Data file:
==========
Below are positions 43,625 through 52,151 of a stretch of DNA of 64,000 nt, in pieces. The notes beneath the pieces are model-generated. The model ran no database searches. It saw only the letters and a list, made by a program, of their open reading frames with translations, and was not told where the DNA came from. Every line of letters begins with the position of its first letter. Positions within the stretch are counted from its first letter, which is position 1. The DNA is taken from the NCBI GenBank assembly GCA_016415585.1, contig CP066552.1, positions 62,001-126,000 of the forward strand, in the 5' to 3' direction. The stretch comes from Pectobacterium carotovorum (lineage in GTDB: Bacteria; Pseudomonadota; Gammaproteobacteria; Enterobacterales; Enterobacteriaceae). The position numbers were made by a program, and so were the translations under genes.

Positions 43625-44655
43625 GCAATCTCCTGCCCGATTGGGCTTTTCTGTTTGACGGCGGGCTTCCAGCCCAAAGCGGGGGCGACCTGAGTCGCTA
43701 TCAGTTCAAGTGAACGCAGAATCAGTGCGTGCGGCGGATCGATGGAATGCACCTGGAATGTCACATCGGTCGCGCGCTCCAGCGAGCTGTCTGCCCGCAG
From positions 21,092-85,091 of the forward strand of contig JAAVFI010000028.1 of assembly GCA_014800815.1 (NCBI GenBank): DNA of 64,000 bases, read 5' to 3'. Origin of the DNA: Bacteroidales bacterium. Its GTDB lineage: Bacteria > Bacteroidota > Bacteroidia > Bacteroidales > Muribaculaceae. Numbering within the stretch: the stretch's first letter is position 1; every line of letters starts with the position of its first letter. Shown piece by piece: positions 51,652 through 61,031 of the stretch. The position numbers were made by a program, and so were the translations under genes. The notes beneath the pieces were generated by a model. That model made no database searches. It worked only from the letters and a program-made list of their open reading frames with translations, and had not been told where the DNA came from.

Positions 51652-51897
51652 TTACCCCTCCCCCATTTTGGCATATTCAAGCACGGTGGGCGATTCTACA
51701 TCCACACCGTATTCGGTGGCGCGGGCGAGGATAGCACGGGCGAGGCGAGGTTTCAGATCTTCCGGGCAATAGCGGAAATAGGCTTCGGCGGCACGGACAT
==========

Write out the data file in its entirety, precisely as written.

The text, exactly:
Below are positions 43,625 through 52,151 of a stretch of DNA of 64,000 nt, in pieces. The notes beneath the pieces are model-generated. The model ran no database searches. It saw only the letters and a list, made by a program, of their open reading frames with translations, and was not told where the DNA came from. Every line of letters begins with the position of its first letter. Positions within the stretch are counted from its first letter, which is position 1. The DNA is taken from the NCBI GenBank assembly GCA_016415585.1, contig CP066552.1, positions 62,001-126,000 of the forward strand, in the 5' to 3' direction. The stretch comes from Pectobacterium carotovorum (lineage in GTDB: Bacteria; Pseudomonadota; Gammaproteobacteria; Enterobacterales; Enterobacteriaceae). The position numbers were made by a program, and so were the translations under genes.

Positions 43625-44655
43625 GCAATCTCCTGCCCGATTGGGCTTTTCTGTTTGACGGCGGGCTTCCAGCCCAAAGCGGGGGCGACCTGAGTCGCTA
43701 TCAGTTCAAGTGAACGCAGAATCAGTGCGTGCGGCGGATCGATGGAATGCACCTGGAATGTCACATCGGTCGCGCGCTCCAGCGAGCTGTCTGCCCGCAG
From positions 21,092-85,091 of the forward strand of contig JAAVFI010000028.1 of assembly GCA_014800815.1 (NCBI GenBank): DNA of 64,000 bases, read 5' to 3'. Origin of the DNA: Bacteroidales bacterium. Its GTDB lineage: Bacteria > Bacteroidota > Bacteroidia > Bacteroidales > Muribaculaceae. Numbering within the stretch: the stretch's first letter is position 1; every line of letters starts with the position of its first letter. Shown piece by piece: positions 51,652 through 61,031 of the stretch. The position numbers were made by a program, and so were the translations under genes. The notes beneath the pieces were generated by a model. That model made no database searches. It worked only from the letters and a program-made list of their open reading frames with translations, and had not been told where the DNA came from.

Positions 51652-51897
51652 TTACCCCTCCCCCATTTTGGCATATTCAAGCACGGTGGGCGATTCTACA
51701 TCCACACCGTATTCGGTGGCGCGGGCGAGGATAGCACGGGCGAGGCGAGGTTTCAGATCTTCCGGGCAATAGCGGAAATAGGCTTCGGCGGCACGGACAT